So you want to get your own website up and running? For those of us who want to do anything other than blog, the CMS options are somewhat limited. WordPress seems to be the default option for most websites, and it can be wrestled into nearly any shape required of it. However, this isn’t an easy road to take, and the end result is usually a far from ideal method of managing your site.
Enter the new Koken CMS. Still in beta, this free-to-download website manager has been built with the needs of creative folks in mind – beautiful galleries and easy to publish blogging with the minimum of fuss. As a photographer myself, I was very keen to try Koken, in the hope of finding the holy grail of self-hosted portfolio building, but does this fledgling CMS match its own hype?
Most sites these days are powered by a CMS, and hand-coding a site from plain HTML files would seem terribly archaic. And yet, for most sites, the average CMS is a huge overkill. There’s so much to them, it’s sometimes hard to change the tiniest thing. And rich editing … well, for the most part, the world would be better off without it.
There’s been a recent rise of simple CMSes, ones that use just plain text files with Markdown files to make a full website. As a writer who writes in Markdown, those are terribly interesting to me. One in particular stood out to me as a simple yet powerful flat-file option, and it was so nice that instead of just trying it out, I switched my entire site to it, and still use it months later.
Nowadays, it’s quite easy to launch a full-featured site without having to do much with code, thanks to the many advanced content management systems that you can use. You can launch a site in seconds on a hosted CMS or blog platform like WordPress.com or Tumblr, or you could make your own self-hosted site with the CMS of your choice with not much more trouble.
My first site, Techinch, started life a WordPress.com blog, but once it started getting some traction I moved it to a self-hosted WordPress install. 2 hosts and 3 major theme redesigns later, I’m now moving it to Kirby, an incredibly nice self-hosted plain-text powered CMS. Along the way, I’ve tried out more hosted and self-hosted blog platforms than I can even remember.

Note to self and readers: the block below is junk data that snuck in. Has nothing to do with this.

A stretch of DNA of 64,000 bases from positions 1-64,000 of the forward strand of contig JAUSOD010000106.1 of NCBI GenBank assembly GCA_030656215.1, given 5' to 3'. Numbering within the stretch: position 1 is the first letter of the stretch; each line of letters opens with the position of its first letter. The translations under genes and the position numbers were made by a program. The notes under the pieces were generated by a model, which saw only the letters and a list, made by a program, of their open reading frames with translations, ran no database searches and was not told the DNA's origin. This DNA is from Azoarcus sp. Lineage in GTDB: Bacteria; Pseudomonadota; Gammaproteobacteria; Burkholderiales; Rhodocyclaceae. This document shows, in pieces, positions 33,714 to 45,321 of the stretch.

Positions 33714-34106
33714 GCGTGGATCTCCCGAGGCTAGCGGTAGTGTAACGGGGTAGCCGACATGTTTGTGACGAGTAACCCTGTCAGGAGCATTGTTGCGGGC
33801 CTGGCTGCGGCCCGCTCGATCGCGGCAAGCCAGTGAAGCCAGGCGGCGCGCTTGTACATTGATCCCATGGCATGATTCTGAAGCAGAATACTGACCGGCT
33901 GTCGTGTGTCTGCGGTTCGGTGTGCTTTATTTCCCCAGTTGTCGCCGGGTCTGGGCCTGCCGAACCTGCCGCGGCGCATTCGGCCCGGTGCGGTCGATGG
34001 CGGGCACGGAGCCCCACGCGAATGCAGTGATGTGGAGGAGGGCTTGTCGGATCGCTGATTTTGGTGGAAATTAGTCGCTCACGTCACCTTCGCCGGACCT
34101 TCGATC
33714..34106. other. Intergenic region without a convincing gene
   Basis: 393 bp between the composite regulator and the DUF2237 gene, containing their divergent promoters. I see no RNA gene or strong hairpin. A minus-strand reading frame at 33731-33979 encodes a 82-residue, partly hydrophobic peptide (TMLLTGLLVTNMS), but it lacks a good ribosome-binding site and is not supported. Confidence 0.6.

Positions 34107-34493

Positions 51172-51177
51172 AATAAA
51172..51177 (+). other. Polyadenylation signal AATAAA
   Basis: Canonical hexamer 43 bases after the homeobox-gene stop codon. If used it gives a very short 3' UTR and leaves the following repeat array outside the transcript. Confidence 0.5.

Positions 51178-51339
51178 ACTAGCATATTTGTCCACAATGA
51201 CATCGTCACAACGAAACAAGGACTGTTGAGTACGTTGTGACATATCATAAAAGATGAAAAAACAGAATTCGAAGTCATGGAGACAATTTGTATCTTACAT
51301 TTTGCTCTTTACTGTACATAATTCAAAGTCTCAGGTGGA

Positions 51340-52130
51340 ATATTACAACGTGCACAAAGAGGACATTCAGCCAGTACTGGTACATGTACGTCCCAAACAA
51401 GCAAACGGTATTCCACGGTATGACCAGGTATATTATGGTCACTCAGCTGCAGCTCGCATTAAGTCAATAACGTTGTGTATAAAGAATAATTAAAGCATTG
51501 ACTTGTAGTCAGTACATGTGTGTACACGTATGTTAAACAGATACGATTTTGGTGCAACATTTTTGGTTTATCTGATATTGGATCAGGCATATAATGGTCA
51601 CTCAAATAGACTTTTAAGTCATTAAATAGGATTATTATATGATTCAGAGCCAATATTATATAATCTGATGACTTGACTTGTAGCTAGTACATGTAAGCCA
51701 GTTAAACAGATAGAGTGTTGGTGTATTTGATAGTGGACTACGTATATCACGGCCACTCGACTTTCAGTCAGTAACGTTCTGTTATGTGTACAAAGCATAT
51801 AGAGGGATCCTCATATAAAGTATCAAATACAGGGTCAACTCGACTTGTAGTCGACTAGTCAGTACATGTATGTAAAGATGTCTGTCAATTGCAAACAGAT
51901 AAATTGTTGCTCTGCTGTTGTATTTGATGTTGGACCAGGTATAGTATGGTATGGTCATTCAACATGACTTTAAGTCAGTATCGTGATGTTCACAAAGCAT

Moving a site to a new CMS can be a tedious process at best, but if you love trying out new web apps, you’ve surely gotten the itch to try out other CMSes. That’s why I was wondering if you’ve ever moved your site to a new CMS. Perhaps you’ve moved from one hosted platform like Tumblr to your own self-hosted WordPress, or perhaps you’ve taken a bigger leap and built your own CMS. We’d love to hear how you’ve moved your site around over the years in the comments below!
When you think of a CMS, chances are you think of a PHP-based application installed on your server that lets you login and add/edit pages, such as Drupal or Joomla, or maybe even WordPress. Such content management systems are great, especially for users that aren’t massively fluent in code. However, the way these websites work can make it difficult to customise your website, leaving the backend dictating how the frontend works. Osmek, on the other hand, aims to be flexible enough (and powerful enough) to work with any design or idea you have whilst leaving you with benefit of easy data entry.
How does it do this, and how good a job does it do? Let’s take a look… (more…)
It’s no secret that I am a huge WordPress advocate. It’s full-featured, extendable, and super powerful. However, depending on the project it could be overkill. You need space and a database backend, and you’ll end up with a lot of features that some clients might not use. Especially if you’re making a site that won’t be updated often, most of WordPress’ features will go untouched.